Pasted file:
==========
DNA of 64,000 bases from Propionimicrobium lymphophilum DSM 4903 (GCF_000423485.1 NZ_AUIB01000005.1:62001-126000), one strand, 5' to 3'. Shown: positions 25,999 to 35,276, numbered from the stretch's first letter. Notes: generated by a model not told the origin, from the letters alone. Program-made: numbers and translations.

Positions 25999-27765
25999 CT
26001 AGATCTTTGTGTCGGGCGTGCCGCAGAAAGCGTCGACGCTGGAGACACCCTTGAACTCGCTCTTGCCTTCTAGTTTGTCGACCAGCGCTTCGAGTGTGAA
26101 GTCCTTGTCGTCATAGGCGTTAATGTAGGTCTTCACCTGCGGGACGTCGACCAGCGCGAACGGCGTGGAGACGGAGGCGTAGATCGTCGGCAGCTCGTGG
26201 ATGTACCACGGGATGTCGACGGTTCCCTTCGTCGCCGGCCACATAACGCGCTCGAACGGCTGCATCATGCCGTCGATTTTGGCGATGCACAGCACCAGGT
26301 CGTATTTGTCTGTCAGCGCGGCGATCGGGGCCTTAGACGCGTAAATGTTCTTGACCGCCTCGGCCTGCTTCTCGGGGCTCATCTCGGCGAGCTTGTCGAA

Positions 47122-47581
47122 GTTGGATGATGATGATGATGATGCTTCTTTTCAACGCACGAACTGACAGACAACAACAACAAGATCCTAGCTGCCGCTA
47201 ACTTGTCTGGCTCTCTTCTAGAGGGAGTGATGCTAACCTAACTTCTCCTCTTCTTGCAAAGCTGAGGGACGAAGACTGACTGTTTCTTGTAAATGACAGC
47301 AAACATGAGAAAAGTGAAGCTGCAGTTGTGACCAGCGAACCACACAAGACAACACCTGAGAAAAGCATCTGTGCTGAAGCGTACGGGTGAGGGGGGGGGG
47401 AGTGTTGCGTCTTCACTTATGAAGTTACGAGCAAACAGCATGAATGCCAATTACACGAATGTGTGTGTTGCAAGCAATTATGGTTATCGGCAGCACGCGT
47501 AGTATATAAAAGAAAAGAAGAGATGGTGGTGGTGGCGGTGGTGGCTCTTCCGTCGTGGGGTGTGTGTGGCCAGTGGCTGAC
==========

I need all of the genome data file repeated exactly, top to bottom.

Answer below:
DNA of 64,000 bases from Propionimicrobium lymphophilum DSM 4903 (GCF_000423485.1 NZ_AUIB01000005.1:62001-126000), one strand, 5' to 3'. Shown: positions 25,999 to 35,276, numbered from the stretch's first letter. Notes: generated by a model not told the origin, from the letters alone. Program-made: numbers and translations.

Positions 25999-27765
25999 CT
26001 AGATCTTTGTGTCGGGCGTGCCGCAGAAAGCGTCGACGCTGGAGACACCCTTGAACTCGCTCTTGCCTTCTAGTTTGTCGACCAGCGCTTCGAGTGTGAA
26101 GTCCTTGTCGTCATAGGCGTTAATGTAGGTCTTCACCTGCGGGACGTCGACCAGCGCGAACGGCGTGGAGACGGAGGCGTAGATCGTCGGCAGCTCGTGG
26201 ATGTACCACGGGATGTCGACGGTTCCCTTCGTCGCCGGCCACATAACGCGCTCGAACGGCTGCATCATGCCGTCGATTTTGGCGATGCACAGCACCAGGT
26301 CGTATTTGTCTGTCAGCGCGGCGATCGGGGCCTTAGACGCGTAAATGTTCTTGACCGCCTCGGCCTGCTTCTCGGGGCTCATCTCGGCGAGCTTGTCGAA

Positions 47122-47581
47122 GTTGGATGATGATGATGATGATGCTTCTTTTCAACGCACGAACTGACAGACAACAACAACAAGATCCTAGCTGCCGCTA
47201 ACTTGTCTGGCTCTCTTCTAGAGGGAGTGATGCTAACCTAACTTCTCCTCTTCTTGCAAAGCTGAGGGACGAAGACTGACTGTTTCTTGTAAATGACAGC
47301 AAACATGAGAAAAGTGAAGCTGCAGTTGTGACCAGCGAACCACACAAGACAACACCTGAGAAAAGCATCTGTGCTGAAGCGTACGGGTGAGGGGGGGGGG
47401 AGTGTTGCGTCTTCACTTATGAAGTTACGAGCAAACAGCATGAATGCCAATTACACGAATGTGTGTGTTGCAAGCAATTATGGTTATCGGCAGCACGCGT
47501 AGTATATAAAAGAAAAGAAGAGATGGTGGTGGTGGCGGTGGTGGCTCTTCCGTCGTGGGGTGTGTGTGGCCAGTGGCTGAC